Ben on Tour

USA 1998

ITA journal
Vol. 26 1998

Ben van Dyk, bass trombonist of the Netherlands Radio Philharmonic, toured several U.S. cities February 3-14, 1998, giving recitals and/ or master classes at six universities.
His tour began in New York, where he played a recital at the Juilliard School of Music. The performance included the world premiere of Nick Woud's Dances for tenor and bass trombone, performed by Joseph Alessi and van Dyk. While in New York, he also met with the New York Philharmonic low brass section to demonstrate the contrabass trombone in excerpts from Wagner's Ring des Nibelungen.

Cleveland, OH, was the next stop, at the invitation of Steve Witser and Ray Premru. A special concert was planned at Oberlin College, where van Dyk performed the Woud Serenade and Dances; Tommy Pederson's Blue Topaz, and another demonstration of the contrabass trombone, this time with the Cleveland Orchestra low brass. This evening was an emotional one, in that it marked the return of Ray Premru.

From Oberlin, the trip continued to Bowling Green State University where he performed at the invitation of Paul Hunt. This time Paul Hunt was the other performer on Woud's Dances.

From Ohio, it was now time to fly to Texas for appearances at the University of North Texas in Denton, and at Rice University in Houston. At UNT, van Dyk worked with the students of Vern Kagarice and Royce Lumpkin, and performed the same recital material, this time with student John Allen.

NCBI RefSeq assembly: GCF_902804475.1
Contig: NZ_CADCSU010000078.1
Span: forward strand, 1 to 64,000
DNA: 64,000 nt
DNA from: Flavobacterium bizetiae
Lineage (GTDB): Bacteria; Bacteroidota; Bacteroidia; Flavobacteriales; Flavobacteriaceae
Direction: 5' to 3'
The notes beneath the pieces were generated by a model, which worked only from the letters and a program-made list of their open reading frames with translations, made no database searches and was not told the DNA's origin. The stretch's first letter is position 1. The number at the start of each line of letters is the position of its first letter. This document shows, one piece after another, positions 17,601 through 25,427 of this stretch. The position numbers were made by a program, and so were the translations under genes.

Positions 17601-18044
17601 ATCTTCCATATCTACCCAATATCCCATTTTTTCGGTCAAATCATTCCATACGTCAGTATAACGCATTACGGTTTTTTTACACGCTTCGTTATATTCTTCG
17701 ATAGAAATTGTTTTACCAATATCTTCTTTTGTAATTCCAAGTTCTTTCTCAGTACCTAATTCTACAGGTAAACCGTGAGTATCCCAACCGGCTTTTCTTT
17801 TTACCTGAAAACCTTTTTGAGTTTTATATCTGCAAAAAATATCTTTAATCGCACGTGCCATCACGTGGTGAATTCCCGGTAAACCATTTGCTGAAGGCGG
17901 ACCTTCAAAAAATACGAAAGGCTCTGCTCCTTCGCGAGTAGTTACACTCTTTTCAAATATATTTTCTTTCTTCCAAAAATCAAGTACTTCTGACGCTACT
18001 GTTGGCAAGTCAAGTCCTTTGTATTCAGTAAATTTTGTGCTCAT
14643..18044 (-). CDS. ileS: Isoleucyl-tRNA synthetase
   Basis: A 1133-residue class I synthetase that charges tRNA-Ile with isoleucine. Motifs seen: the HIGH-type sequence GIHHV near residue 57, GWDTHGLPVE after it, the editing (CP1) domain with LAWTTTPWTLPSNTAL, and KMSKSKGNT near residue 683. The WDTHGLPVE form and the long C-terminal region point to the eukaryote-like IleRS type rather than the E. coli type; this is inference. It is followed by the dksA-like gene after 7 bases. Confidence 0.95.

Rice University was the final university appearance of the tour, thanks to the invitation of Houston Symphony bass trombonist David Waters. Waters joined two Rice students to participate in some orchestral excerpt playing.

The return flight to Holland included an overnight stop in Chicago, where there was one last chance to play more excerpts - this time with the Chicago Symphony low brass players.

Heinrich Thein, one of the creators of the beautiful  Max& Heinrich Thein trombone line, sponsored Van Dyk's tour. At each university, Thein gave a short lecture on the history of our instrument and the changes in development of the trombone in the past 1000 years.
The tour was so successful that plans are already underway for a return trip. Tour details were co-ordinated by Vern Kagarice, who has known van Dyk's work from his many visits to Holland.

Text : Randy Compora


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Bass trombonist of the Rotterdam Conservatory "Codarts" Ben is professor at the Rotterdam Conservatory "Codarts. He plays exclusively "Thein" tenor-bass and contrabass trombones.
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